CHAPTER XXXIII. A QUARTER CENTURY OF STRUGGLE OVER INDUSTRIAL QUESTIONS, 1872 TO 1897
THE NATIONAL LABOR PARTY. - The changed industrial conditions of the period 1860-80 affected politics, and after 1868 the questions which divided parties became more and more industrial and financial. The rise of the national labor party and its demands shows this very strongly. Ever since 1829 the workingman had been in politics in some of the states, and had secured many reforms. But no national labor congress was held till 1865, after which like congresses were held each year till 1870, when a national convention was called to form a "National Labor-Reform Party."
The demands of the party thus formed (1872) were for taxation of government bonds (p. 387); repeal of the national banking system (p. 382); an eight-hour working day; exclusion of the Chinese;  and no land grants to corporations (p. 398). At every presidential election since this time, nominations have been made by one or more labor parties.
THE PROHIBITION PARTY. - Another party which first nominated presidential candidates in 1872 was that of the Prohibitionists. After much agitation of temperance reform,  efforts were made to prohibit the sale of liquor entirely, and between 1851 and 1855 eight states adopted prohibitory laws. Then the movement subsided for a while, but in 1869 it began again and in that year the National Prohibition Reform party was founded. In 1872 its platform called for the suppression of the sale of intoxicating liquor, and for a long series of other reforms. Every four years since that time the Prohibition party has named its candidates.
GRANT REFLECTED. - In 1872 no great importance was attached to either of these parties (the Labor and the Prohibition). The contest lay between General Grant, the Republican candidate for President, and Horace Greeley,  the Liberal Republican nominee (p. 390), who was supported also by most of the Democrats. Grant was elected by a large majority.
THE PANIC OF 1873. - Scarcely had Grant been reinaugurated when a serious panic swept over the country. The period since the war had been one of great prosperity, wild speculation, and extraordinary industrial development. Since 1869 some 24,000 miles of railroad had been built. But in the midst of all this prosperity, the city of Chicago was almost destroyed by fire (1871),  and the next year a large part of the city of Boston was burned. This led to a demand for money to rebuild them. Many speculative enterprises failed. The railroads that were being built ahead of population, in order to open up new lands, could not sell their bonds, and when a banker who was backing one of the railroads failed, the panic started. Thousands of business men failed, and the wages of workingmen were cut down.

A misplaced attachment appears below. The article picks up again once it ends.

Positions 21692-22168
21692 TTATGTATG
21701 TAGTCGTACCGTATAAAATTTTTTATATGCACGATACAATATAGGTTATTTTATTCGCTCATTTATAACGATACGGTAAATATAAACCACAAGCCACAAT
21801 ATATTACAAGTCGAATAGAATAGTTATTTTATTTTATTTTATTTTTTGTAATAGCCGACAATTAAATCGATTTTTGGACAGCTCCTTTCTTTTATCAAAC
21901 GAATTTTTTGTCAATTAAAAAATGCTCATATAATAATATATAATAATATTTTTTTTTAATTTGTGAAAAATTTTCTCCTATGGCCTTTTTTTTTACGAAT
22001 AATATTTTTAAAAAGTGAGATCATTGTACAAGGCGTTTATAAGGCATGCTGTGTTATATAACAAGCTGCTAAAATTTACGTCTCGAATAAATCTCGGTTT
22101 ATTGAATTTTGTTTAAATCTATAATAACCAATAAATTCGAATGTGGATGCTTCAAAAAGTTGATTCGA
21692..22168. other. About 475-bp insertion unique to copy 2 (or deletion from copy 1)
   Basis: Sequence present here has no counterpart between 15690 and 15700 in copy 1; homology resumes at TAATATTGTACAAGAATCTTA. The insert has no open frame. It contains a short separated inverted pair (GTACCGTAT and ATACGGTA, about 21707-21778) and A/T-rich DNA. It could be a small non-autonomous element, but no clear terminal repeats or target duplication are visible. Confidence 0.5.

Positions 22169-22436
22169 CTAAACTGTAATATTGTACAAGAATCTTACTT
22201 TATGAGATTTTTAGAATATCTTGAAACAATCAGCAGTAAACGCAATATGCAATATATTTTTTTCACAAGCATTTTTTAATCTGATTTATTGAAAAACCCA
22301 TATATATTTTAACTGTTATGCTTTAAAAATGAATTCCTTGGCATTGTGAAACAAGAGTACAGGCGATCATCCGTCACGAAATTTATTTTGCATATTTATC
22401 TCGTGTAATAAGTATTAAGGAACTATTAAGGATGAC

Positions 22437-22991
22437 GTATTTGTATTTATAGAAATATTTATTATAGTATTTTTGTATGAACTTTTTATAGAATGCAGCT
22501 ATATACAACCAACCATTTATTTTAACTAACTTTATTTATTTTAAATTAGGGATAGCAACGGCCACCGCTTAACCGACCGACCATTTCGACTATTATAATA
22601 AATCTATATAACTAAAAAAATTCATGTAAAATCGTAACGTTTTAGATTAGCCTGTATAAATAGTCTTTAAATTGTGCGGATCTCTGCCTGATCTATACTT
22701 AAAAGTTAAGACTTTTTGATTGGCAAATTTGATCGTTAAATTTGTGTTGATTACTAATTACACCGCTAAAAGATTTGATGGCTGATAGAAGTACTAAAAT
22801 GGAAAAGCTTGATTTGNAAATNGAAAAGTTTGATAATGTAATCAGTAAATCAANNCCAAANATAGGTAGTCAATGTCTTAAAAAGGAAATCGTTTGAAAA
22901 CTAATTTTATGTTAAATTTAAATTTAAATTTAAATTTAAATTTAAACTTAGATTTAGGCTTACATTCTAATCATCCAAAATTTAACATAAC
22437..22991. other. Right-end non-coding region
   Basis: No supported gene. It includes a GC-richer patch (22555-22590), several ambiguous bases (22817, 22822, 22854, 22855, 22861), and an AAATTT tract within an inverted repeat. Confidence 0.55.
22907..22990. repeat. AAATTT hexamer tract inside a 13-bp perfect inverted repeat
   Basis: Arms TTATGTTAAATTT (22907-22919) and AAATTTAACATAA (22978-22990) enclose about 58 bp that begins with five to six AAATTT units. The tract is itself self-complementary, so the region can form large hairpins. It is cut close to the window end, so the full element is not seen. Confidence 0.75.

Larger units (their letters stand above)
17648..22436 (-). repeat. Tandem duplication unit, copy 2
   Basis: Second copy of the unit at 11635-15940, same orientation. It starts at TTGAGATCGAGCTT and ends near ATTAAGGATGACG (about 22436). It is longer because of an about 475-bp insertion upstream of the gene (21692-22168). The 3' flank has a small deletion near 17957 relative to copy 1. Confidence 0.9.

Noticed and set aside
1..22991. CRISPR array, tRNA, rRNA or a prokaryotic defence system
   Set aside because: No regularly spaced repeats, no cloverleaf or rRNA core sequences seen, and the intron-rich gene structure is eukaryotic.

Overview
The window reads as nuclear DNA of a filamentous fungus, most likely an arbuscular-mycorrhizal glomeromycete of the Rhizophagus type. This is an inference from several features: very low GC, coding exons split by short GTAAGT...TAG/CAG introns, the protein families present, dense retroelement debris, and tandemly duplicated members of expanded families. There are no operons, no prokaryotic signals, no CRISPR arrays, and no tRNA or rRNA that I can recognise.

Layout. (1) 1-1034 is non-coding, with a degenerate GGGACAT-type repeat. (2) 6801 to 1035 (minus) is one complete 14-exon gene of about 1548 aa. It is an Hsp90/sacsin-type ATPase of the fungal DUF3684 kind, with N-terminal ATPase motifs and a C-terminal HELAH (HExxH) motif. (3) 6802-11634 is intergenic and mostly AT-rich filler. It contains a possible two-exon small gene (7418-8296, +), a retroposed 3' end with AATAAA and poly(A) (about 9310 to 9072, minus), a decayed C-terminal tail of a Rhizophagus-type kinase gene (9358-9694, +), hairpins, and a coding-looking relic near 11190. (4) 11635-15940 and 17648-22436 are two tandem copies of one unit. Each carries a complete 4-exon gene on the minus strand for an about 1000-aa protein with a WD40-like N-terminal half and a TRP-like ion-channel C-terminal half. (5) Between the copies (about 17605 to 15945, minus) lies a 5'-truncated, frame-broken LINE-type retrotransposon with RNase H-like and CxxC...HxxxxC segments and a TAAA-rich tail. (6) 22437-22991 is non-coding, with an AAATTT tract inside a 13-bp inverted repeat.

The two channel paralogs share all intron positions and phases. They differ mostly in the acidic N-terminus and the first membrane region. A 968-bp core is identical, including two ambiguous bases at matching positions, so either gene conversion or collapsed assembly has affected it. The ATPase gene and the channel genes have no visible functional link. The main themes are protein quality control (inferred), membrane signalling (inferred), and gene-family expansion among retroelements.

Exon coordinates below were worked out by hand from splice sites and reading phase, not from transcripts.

THE SPECIE PAYMENT ACT. - The cry was then raised for more money, and (in 1874) Congress attempted to increase, or "inflate," the amount of greenbacks in circulation from $356,000,000 to $400,000,000. Grant vetoed the bill. What shall be done with the currency? then became the question of the hour. Paper money was still circulating at less than its face value as measured in coin. To make it worth face value, Congress (1875) decided to resume specie payment; that is, the fractional currency was to be called in and redeemed in 10, 25, and 50 cent silver pieces; and after January 1, 1879, all greenbacks were to be redeemed in specie.
POLITICAL PARTIES IN 1876.  - This policy of resumption of specie payment did not please everybody. A Greenback party was formed, which called for the repeal of the Specie Payment Act and for the issue of more greenbacks. That the presidential election would be close was certain, and this certainty did much to lead the Democratic and Republican parties to take up some of the demands of the Prohibition, Liberal Republican, and Labor parties. Thus both the Democratic and Republican parties called for no more land grants to corporations, and for the exclusion of the Chinese.
THE ELECTION OF 1876. - The Republican candidate for President was Rutherford B. Hayes;  the Democratic candidate was Samuel J. Tilden. The admission of Colorado in August, 1876, made thirty-eight states, casting 369 electoral votes. A candidate to be elected therefore needed at least 185 electoral votes. So close was the contest that the election of Hayes was claimed by exactly 185 votes. This number included the votes of South Carolina, Florida, Louisiana, and Oregon, in each of which a dispute was raging as to whether Republican or Democratic electors were chosen. Both sets claimed to have been elected, and both met and voted.
ELECTORAL COMMISSION. - The electoral votes of the states are counted in the presence of the House and Senate. The question then became, Which of these duplicate sets shall Congress count? To determine the question an electoral commission of fifteen members was created.  It decided that the votes of the Republican electors In the four states should be counted, and Hayes was therefore declared elected. 
END OF CARPETBAG GOVERNMENTS. - The inauguration of Hayes was followed by the recall of United States troops from the South, and the downfall of carpetbag governments in South Carolina and Louisiana. During the first half of Hayes's term the. Democrats had control of the House of Representatives, and during the second half, of the Senate as well. As a result, proposed partisan measures either failed to pass Congress, or were vetoed by the President.
THE YEAR 1877 was one of great business depression. A strike on the Baltimore and Ohio Railroad in the summer of 1877 spread to other railroads and became almost an industrial insurrection. Traffic was stopped, millions of dollars' worth of freight cars, machine shops, and other property was destroyed, and in the battles fought around Pittsburg many lives were lost.  Failures were numerous; in 1878 more business men failed than in the panic year 1873.